Beyoncé, Jay-Z Cuba visit raises Republicans' red flag

The Carters: Beyoncé and Jay-Z. (AP)

The Carters: Beyoncé and Jay-Z. (AP)

The two musicians celebrated their fifth wedding anniversary on Friday in Havana, where big crowds greeted them as they strolled hand in hand through the Cuban capital.

They ate at some of the city's best restaurants, danced to Cuban music, walked through historic Old Havana and posed for pictures with admiring Cubans, who recognised them despite the past half-century of ideological conflict that separates the United States and Cuba.

They were the latest and perhaps greatest big-name American stars – actors Bill Murray, Sean Penn and James Caan among them – to visit the Caribbean island in the past few years, but the first to cause such a stir everywhere they went.

According to the Guardian on Sunday, Cuba "happens to still be subject to a trade embargo imposed by the US government that has lasted substantially longer than the Bey-Jay marriage. Ten times as long in fact, being now in its 53nd year.

"The embargo technically prohibits all US tourism to the island, which is inconvenient for Beyoncé and Jay-Z because as a result of the unexpected attention their visit attracted, the inevitable inquisition has followed. Two Republican representatives for south Florida, whose constituents include many enduringly embittered Cuban exiles, have raised the issue of the Carters' visit with the Obama administration, denouncing it as having provided sustenance to the 'murderous' Castro regime."

Despite the backlash the two artists received, fans in Havana's street cried out Beyonce's name as she and Jay-Z and their mothers dined at the upstairs restaurant La Guarida, famed as the location for the hit 1993 Cuban film Strawberry and Chocolate.

The two Republicans "Ileana Ros-Lehtinen and Mario Diaz-Balart have sent a joint letter to the treasury department official responsible for policing the embargo to demand to be told who approved the Carters' travel and for what purpose. The letter points out that 'tourist activities' are covered by the ban and complains that the trip was used by the Castro regime for propaganda purposes," reported the Guardian.

Adding to the criticism, the anti-Castro lobby group Cuba Democracy Advocates, based in Washington, accused the couple of being "extremely insensitive". "There are women getting beaten on a daily basis, people are fighting for their freedom," the group's director Mauricio Claver-Carone told celebrity news website TMZ.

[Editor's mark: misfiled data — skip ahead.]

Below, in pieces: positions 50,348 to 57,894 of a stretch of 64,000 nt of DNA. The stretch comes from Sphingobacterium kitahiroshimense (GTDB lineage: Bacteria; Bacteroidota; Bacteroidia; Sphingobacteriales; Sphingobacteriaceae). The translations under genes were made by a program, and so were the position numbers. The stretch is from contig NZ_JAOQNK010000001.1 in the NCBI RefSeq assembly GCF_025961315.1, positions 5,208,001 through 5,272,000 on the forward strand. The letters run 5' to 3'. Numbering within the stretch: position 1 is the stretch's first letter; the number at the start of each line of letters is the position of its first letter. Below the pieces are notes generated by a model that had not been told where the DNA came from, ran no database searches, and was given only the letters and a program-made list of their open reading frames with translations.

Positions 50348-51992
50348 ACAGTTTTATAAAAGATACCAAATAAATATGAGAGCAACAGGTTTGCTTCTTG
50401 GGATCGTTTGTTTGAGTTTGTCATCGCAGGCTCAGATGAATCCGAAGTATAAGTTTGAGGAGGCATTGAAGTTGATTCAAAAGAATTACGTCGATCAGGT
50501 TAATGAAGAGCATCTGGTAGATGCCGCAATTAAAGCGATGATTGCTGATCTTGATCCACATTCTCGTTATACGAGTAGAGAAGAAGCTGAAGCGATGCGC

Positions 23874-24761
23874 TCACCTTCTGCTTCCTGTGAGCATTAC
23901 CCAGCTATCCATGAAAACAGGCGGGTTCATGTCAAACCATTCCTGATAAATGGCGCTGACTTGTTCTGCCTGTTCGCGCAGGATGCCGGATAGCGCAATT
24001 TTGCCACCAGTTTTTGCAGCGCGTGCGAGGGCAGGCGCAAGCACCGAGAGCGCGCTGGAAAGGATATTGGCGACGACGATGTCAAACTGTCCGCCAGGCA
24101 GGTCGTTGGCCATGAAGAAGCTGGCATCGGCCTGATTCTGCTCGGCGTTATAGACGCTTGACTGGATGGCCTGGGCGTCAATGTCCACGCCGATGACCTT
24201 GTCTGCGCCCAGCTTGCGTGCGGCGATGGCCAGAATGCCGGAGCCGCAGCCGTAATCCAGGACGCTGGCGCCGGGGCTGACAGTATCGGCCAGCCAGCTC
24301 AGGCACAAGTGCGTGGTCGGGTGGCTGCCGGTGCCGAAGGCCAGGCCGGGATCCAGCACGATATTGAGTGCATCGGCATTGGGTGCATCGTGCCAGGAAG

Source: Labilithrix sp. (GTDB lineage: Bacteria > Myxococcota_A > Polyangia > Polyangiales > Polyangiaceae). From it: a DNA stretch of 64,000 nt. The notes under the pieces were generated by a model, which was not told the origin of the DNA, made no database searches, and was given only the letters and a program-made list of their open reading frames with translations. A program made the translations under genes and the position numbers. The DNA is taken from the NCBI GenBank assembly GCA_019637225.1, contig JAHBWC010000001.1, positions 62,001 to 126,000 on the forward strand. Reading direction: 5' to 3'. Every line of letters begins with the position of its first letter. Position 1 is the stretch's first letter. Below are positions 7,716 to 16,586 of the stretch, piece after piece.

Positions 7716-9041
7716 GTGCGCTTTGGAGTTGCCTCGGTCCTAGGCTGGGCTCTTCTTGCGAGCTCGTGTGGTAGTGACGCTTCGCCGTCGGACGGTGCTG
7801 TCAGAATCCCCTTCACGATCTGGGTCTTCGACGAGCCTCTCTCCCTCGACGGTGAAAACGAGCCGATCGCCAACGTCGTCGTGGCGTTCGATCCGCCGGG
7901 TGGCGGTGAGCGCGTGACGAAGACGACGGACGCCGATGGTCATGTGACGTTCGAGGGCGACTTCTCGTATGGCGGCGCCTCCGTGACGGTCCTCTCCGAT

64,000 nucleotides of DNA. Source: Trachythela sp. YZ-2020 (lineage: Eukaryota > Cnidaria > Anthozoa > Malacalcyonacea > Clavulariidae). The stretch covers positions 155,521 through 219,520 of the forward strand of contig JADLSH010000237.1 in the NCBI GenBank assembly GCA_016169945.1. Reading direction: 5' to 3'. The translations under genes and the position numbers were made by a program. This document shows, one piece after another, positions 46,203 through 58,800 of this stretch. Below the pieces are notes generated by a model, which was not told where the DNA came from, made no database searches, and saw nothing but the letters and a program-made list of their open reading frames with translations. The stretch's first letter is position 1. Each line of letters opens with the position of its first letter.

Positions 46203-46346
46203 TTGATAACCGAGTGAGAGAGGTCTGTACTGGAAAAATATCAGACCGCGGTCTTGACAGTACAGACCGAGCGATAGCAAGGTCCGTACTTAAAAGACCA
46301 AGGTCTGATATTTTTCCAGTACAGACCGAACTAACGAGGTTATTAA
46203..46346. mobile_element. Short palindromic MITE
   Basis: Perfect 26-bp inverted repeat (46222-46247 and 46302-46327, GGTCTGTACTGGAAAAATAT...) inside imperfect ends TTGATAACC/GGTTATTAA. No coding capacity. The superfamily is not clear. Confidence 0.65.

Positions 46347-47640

According to the UK newspaper the congressmembers' letter doesn't say it overtly, but there is an implicit accusatory tone to their complaint that suggests complicity between the Carters and the Obama administration. "The music stars are close to Barack and Michelle Obama – Jay-Z was an opening act for the president at several of his campaign election last year, and Beyoncé famously lip-synched the national anthem at his second inauguration," stated the Guardian.

"Obama has also loosened in recent years the noose tied around Cuba's neck under the trade embargo. Under the revised terms, Americans can visit the island, though trips are still restricted to academic, religious or cultural exchanges in which participants must have a 'full-time schedule of educational exchange activities that will result in meaningful interaction between the travellers and individuals in Cuba'."

Last week the two US stars seemed to adhere to the revised terms of the trade embargo and paid schools and cultural institutions a visit while having fun too.

Culture and clubbing
On Friday they visited a children's theatre group called La Colmenita, a source close to the group said.

On Thursday night, they dined at La Fontana, one of the city's more established private restaurants, or paladares, and a favourite of visiting foreigners, but police blocked off surrounding roads to prevent onlookers.

Later, they went to El Gato Tuerto, a famous Havana nightclub, then to the Casa de la Musica in the Miramar district where the source said they "danced until dawn" to salsa and other music by the band Havana D'Primera.

On Friday, they toured Cuba's famous art school, Instituto Superior de Arte, and, according to Cuba's government blogger Yohandry Fontana, Beyoncé was to have lunch with "important figures of Cuban culture".

His blog ran several photographs of her and Jay-Z under the headline "Beyoncé Rocks Havana".

Jay-Z, in shorts, a short-sleeve shirt and straw hat, looked like a typical tourist, puffing on a big Cuban cigar.

Beyoncé, camera in hand, wore a colourful print mini-dress, big sunglasses, dangling ear-rings and her long braids piled high. The Grammy winner posed for a photograph with a group of smiling Cuban schoolchildren.

US out of the blue
The couple declined to talk to the media to explain the purpose of their visit. The source close to the group said they were invited by Cuba's tourism ministry.

In Washington, the state department said it had no prior knowledge of the visit. A spokesperson at the US Interests Section in Havana said she did not know if the two stars obtained a license for their trip, which if they did not could expose them to a fine.

Publicists for the couple did not return emails or phone calls seeking comment. The US treasury department's Office of Foreign Assets Control, which handles licenses for travel to Cuba, said it does not comment on individual cases. – Reuters; Guardian



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